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Why Salt Is Good For You Now?

Sodium (or what we commonly refer to as salt) has always been accused as the culprit responsible for high blood pressure, especially if it is taken in large amount (more than 2000mg per day). The consequences of high blood pressure will be higher risks of developing heart disease, stroke, kidney damage, and stomach and nose cancer. Recently, this “bad gut” has become a star when research shows that it may reduce risk of heart disease. Of course, the salt mentioned here is not regular but potassium-enriched salt.

Taiwanese researchers at the Institute of Biomedical Sciences, Academia Sinica in Taipei conducted a study involving nearly 2,000 elderly Taiwanese men found that those who opted for a substitute - containing half potassium and half sodium chloride - were less likely to die of heart disease or stroke in the following 2 to 3 years. The study suggested the mineral potassium may possibly protect blood vessel function, thus helping lower the risk of death from heart disease or stroke.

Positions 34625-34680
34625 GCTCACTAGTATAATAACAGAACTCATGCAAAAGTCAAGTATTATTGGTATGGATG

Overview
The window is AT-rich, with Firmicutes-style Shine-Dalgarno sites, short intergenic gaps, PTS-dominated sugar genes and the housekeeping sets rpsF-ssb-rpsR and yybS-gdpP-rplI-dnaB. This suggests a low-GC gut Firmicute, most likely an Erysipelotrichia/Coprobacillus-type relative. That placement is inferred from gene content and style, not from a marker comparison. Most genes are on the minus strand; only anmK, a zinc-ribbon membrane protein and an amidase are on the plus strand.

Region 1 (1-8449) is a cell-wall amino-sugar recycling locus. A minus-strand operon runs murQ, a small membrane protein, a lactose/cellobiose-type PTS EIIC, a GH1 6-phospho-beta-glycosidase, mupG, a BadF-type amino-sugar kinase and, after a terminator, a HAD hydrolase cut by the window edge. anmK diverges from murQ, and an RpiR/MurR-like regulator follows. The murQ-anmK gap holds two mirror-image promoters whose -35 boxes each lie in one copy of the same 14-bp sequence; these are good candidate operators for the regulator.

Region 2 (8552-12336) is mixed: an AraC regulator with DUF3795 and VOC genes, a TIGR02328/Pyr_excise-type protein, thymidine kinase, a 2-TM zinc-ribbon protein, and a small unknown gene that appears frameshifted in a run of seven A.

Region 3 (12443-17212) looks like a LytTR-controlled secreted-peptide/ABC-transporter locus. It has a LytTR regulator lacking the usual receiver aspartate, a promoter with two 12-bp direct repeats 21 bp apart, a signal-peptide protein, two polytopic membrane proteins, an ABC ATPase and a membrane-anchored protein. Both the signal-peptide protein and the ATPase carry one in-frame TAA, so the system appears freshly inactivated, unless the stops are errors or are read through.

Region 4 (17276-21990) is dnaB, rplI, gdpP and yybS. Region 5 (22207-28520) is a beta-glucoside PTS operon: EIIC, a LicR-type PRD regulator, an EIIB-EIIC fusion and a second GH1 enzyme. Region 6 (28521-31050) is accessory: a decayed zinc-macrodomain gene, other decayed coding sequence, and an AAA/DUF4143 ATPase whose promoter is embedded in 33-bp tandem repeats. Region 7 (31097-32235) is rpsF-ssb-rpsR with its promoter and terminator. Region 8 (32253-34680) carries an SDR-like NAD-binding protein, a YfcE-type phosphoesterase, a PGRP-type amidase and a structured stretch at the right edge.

The men were divided into 2 groups. One group was randomly assigned to eat food prepared using potassium-enriched salt while the other group ate food cooked with regular salt. In the following two-and-a-half years, those who had eaten food with potassium-enriched salt showed a 40 percent lower risk of dying from CVD (cardiovascular disease). Adjustments for previous medical history and age did not affect the results.

Again, this study has aroused some comments or concerns from other experts in the field. It is unarguable that a reduction in the intake of sodium can lead to a lower blood pressure. The trial findings also showed that sodium and potassium may also have important roles in determining CVD yet concrete evidence is still required to be collected using long term studies. Moreover, it is unclear that whether the trial was also accompanied by an increased intake of fruit and vegetables, which are rich sources of potassium.

Sodium and potassium are minerals found naturally in our bodies. They help regulate the body’s water balance and maintain functions such as heart rhythm, muscle contraction and brain function. Studies have showed that diets high in potassium-rich food such as raisins, potatoes, bananas and orange juice, help maintain a healthy blood pressure.

Nevertheless, the bottom line for any healthy lifestyle is that one cannot depend solely on a single item. A balance diet complemented with moderate exercise is almost unavoidable. This is a universal law that is often ignored by many of us.



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